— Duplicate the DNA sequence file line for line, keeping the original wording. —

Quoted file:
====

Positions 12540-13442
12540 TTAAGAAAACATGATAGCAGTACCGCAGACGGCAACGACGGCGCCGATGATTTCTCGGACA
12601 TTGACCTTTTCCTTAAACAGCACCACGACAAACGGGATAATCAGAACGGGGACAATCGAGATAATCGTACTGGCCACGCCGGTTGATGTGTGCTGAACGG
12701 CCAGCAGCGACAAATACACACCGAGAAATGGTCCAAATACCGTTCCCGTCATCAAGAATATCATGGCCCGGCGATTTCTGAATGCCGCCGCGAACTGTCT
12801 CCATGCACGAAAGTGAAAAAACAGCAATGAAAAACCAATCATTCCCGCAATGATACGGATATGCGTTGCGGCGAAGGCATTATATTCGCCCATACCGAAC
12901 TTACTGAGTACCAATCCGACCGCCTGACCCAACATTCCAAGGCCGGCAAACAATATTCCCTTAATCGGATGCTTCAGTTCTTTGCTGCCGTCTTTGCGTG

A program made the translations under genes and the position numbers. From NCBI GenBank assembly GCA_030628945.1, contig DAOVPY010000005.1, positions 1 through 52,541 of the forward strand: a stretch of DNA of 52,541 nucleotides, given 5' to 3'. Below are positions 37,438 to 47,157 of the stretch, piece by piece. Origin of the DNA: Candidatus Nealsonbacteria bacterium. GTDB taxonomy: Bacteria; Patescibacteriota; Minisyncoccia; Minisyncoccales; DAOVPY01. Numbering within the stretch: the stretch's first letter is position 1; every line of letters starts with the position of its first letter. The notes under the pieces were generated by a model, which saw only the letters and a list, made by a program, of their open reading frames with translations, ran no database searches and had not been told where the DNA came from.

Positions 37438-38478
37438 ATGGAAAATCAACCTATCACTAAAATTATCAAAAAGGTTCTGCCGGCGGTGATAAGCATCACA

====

Positions 12540-13442
12540 TTAAGAAAACATGATAGCAGTACCGCAGACGGCAACGACGGCGCCGATGATTTCTCGGACA
12601 TTGACCTTTTCCTTAAACAGCACCACGACAAACGGGATAATCAGAACGGGGACAATCGAGATAATCGTACTGGCCACGCCGGTTGATGTGTGCTGAACGG
12701 CCAGCAGCGACAAATACACACCGAGAAATGGTCCAAATACCGTTCCCGTCATCAAGAATATCATGGCCCGGCGATTTCTGAATGCCGCCGCGAACTGTCT
12801 CCATGCACGAAAGTGAAAAAACAGCAATGAAAAACCAATCATTCCCGCAATGATACGGATATGCGTTGCGGCGAAGGCATTATATTCGCCCATACCGAAC
12901 TTACTGAGTACCAATCCGACCGCCTGACCCAACATTCCAAGGCCGGCAAACAATATTCCCTTAATCGGATGCTTCAGTTCTTTGCTGCCGTCTTTGCGTG

A program made the translations under genes and the position numbers. From NCBI GenBank assembly GCA_030628945.1, contig DAOVPY010000005.1, positions 1 through 52,541 of the forward strand: a stretch of DNA of 52,541 nucleotides, given 5' to 3'. Below are positions 37,438 to 47,157 of the stretch, piece by piece. Origin of the DNA: Candidatus Nealsonbacteria bacterium. GTDB taxonomy: Bacteria; Patescibacteriota; Minisyncoccia; Minisyncoccales; DAOVPY01. Numbering within the stretch: the stretch's first letter is position 1; every line of letters starts with the position of its first letter. The notes under the pieces were generated by a model, which saw only the letters and a list, made by a program, of their open reading frames with translations, ran no database searches and had not been told where the DNA came from.

Positions 37438-38478
37438 ATGGAAAATCAACCTATCACTAAAATTATCAAAAAGGTTCTGCCGGCGGTGATAAGCATCACA